1. Joe Cardillo

          That is really well said JLM. And not only do the best leaders understand it’s 40 percent, they also move that 40 percent faster than everyone else.What do you think of how various startup / business support orgs walk first-timers through a 45 page business plan? I struggle w/that at times because, having operational expertise, I know a lot of the stuff in those doesn’t get done, or you couldn’t possibly know the answer to until you actually build a thing (which has led me to consistently think more in terms of frameworks and less in terms of plans).

          1. JLM

            .What we call a business plan is no longer an adequate planning doc.A startup needs a vision, mission, strategy, tactics, objectives, values, culture, business engine canvas, business process graphic, elevator/taxi/boardroom pitches, dollar weighted org charts.It is not important that they are great literature as much as it is that they are coherent and work together. You can revise them as reality rears its ugly head, but it’s way easier to revise a plan than to make one from scratch.JLMwww.themusingsofthebigredca…

  9. William Mougayar

    Another old trick is to ask Why 3 successive times, because often the first answer only scratches the surface of the obvious.

    1. JamesHRH

      Every four year old knows this trick , as Louis CK.

  10. Joe Marchese

    A former colleague used to say that people who know How will always have a job. People who know Why will always be their boss.

    1. JamesHRH

      The Why people also have a good chance of being utterly useless, unless they ask know How and Why.

  11. pointsnfigures

    And be unafraid to confront the deeper issues behind, “But why?”

  12. Dorian Benkoil

    “Why?” is a great question. It can elucidate a lot — from simple information to a richer understanding of the person being questioned. It can make people uncomfortable and therefore seem a little rude. But that shouldn’t stop those in a position like yours from asking it.

  13. JaredMermey

    A story that aligns with the financials is key to building trust with an investor (and co-operators). It shows true understanding of what inputs are affecting the output. Good investors will listen to the “but why?” no matter if the scenario is good or bad.Looking forwards, being able to understand these things is the difference between financially modeling a company with Excel formulas and truly understanding the human elements/relationships/interactions that are inherent to those formulas. There are innate frictions that are difficult to measure in a spreadsheet.

  14. JLM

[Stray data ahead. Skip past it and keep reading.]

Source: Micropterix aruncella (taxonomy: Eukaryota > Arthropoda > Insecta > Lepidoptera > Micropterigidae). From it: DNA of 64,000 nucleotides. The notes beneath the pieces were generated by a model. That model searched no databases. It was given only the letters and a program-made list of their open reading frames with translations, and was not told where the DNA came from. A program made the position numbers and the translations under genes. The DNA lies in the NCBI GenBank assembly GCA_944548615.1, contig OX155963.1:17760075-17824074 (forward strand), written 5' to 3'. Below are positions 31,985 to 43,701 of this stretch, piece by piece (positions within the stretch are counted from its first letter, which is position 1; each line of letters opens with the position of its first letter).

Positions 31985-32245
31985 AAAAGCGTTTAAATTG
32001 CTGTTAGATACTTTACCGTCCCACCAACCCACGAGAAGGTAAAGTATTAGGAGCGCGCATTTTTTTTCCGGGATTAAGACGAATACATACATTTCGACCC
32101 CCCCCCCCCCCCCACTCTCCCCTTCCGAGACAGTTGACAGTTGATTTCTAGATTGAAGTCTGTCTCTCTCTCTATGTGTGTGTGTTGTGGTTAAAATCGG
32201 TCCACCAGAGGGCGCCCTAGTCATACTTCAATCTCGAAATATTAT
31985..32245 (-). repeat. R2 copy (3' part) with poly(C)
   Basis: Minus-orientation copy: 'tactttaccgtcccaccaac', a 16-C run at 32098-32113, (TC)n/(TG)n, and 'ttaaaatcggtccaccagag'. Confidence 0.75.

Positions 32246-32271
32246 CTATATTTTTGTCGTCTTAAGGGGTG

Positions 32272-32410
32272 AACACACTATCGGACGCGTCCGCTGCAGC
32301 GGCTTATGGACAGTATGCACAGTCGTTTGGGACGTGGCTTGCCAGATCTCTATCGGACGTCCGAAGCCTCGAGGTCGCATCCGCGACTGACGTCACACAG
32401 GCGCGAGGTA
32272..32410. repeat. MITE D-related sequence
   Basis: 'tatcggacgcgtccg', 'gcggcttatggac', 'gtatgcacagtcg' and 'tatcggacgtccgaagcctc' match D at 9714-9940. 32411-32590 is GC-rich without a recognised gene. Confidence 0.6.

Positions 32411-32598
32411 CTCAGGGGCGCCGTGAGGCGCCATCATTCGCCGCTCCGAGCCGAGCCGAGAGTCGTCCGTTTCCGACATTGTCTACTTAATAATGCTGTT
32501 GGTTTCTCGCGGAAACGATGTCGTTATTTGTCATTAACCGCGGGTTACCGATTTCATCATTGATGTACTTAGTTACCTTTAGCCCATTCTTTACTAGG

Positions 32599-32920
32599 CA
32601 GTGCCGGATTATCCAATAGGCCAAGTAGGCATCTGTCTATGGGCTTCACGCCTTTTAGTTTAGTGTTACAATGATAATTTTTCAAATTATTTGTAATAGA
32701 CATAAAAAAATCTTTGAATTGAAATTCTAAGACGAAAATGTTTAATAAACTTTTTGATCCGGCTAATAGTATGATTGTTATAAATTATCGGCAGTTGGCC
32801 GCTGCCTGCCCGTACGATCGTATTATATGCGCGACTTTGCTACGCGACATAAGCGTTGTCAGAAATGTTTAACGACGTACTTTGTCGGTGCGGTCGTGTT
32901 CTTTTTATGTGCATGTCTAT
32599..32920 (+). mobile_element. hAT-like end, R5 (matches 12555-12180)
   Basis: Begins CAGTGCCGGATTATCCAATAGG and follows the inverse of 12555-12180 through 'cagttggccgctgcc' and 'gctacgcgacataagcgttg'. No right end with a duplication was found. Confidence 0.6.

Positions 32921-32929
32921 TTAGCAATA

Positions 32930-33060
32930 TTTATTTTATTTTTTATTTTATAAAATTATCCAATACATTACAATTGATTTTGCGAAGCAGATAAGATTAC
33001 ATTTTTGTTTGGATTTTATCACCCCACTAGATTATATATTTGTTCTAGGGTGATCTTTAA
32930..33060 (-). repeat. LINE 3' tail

.The necessity for a board member to ask WHY is indicative of an immature reporting process. Any CEO worth his salt will provide facts with explanations right out of the chute.Any fact which does not meet “plan” is low hanging fruit and has to be addressed both internally and externally. Where there is no definitive explanation, the universe of possibilities must be exposed.The last thing any competent CEO does after reviewing the board materials — before sending them out — is to anticipate the board’s questions and to incorporate the answers before they are asked.A salty board member will not just ask WHY but task the CEO to anticipate all the WHYs and to provide them as part of the original board information. The creation of a repetitive and effective process of communication is a critical touchstone between a CEO and a Chairman of the Board.There is a lot of needless energy that is expended in interrogating the CEO. This creates discussion fatigue which can blunt the quality of decision making as people get tired talking about things. CEOs undermine their credibility as they often cannot think fast enough on their feet to please a skeptical board member which undermines trust and confidence.A clever CEO calls the board members a couple of days before the board meeting and asks them if they have any questions. These questions may be answered by a supplemental bit of info forwarded to the entire board or covered by the CEO in the original presentation.The CEOs job is to anticipate questions, to answer them at the earliest point in time (with the board package or before the board meeting), and to follow up after the meeting with the board to ensure they are satisfied with the explanation.For CEOs, this will relieve a lot of wasted time. For boards, this will build confidence that the CEO understands the nature of the communication from the perspective of the board itself.This is a subtlety and nuance that experienced CEOs get and it is why they have calm, short board meetings. An experienced Chairman of the Board guides the CEO to this promised land.The running of the board meetings should be orchestrated between the CEO and the Chairman of the Board. It is really the essential duty of the Chairman equaled only by the necessity of evaluating the performance of the CEO.JLMwww.themusingsofthebigredca…